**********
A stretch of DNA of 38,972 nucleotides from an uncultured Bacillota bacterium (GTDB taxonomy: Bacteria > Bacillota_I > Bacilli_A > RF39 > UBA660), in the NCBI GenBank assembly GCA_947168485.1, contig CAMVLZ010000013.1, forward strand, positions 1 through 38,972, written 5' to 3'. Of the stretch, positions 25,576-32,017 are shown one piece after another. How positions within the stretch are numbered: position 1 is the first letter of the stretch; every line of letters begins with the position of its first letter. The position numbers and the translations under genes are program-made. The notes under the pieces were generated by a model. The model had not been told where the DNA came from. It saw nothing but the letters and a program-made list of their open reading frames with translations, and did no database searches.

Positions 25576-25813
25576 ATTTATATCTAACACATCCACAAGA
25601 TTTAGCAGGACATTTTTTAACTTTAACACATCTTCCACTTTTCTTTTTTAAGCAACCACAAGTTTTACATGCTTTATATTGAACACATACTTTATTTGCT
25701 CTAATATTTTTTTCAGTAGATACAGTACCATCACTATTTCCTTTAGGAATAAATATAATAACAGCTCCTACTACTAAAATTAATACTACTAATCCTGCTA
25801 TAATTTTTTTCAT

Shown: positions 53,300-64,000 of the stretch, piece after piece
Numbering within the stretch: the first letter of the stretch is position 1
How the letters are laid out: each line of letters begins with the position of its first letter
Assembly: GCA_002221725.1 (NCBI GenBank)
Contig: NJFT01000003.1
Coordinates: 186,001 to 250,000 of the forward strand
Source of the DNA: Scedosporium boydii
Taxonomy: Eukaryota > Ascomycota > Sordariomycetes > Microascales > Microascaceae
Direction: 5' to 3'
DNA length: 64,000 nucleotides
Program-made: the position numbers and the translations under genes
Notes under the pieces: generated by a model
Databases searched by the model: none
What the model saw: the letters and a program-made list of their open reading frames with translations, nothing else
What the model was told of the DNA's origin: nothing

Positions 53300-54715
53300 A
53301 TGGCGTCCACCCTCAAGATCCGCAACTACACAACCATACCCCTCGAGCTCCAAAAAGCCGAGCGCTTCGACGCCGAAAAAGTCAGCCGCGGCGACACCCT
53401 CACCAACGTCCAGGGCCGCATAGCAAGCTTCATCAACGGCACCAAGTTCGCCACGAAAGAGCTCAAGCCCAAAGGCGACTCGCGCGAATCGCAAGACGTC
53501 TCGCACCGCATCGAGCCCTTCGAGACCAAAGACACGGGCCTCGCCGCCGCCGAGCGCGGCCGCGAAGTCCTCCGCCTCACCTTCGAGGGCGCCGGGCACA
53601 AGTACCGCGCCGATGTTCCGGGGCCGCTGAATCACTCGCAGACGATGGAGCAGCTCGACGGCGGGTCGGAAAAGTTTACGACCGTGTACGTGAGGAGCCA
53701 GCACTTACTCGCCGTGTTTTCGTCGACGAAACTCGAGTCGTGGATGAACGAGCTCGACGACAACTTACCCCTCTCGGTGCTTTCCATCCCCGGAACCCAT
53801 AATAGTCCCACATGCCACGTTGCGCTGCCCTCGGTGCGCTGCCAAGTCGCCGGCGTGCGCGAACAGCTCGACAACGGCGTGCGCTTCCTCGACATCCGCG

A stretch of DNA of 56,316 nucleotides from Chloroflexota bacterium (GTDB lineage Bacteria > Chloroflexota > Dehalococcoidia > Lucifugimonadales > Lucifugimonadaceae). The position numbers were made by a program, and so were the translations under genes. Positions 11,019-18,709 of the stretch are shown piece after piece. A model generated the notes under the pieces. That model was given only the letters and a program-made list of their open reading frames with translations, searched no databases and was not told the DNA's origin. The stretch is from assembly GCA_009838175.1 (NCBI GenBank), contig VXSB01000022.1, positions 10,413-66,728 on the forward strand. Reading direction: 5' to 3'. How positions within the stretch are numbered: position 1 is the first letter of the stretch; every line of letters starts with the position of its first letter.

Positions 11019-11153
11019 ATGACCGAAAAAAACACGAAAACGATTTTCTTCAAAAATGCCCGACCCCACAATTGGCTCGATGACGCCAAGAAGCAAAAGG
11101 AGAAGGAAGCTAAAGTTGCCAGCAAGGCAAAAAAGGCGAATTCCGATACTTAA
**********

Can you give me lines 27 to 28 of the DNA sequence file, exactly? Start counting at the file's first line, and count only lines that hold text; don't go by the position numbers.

53601 AGTACCGCGCCGATGTTCCGGGGCCGCTGAATCACTCGCAGACGATGGAGCAGCTCGACGGCGGGTCGGAAAAGTTTACGACCGTGTACGTGAGGAGCCA
53701 GCACTTACTCGCCGTGTTTTCGTCGACGAAACTCGAGTCGTGGATGAACGAGCTCGACGACAACTTACCCCTCTCGGTGCTTTCCATCCCCGGAACCCAT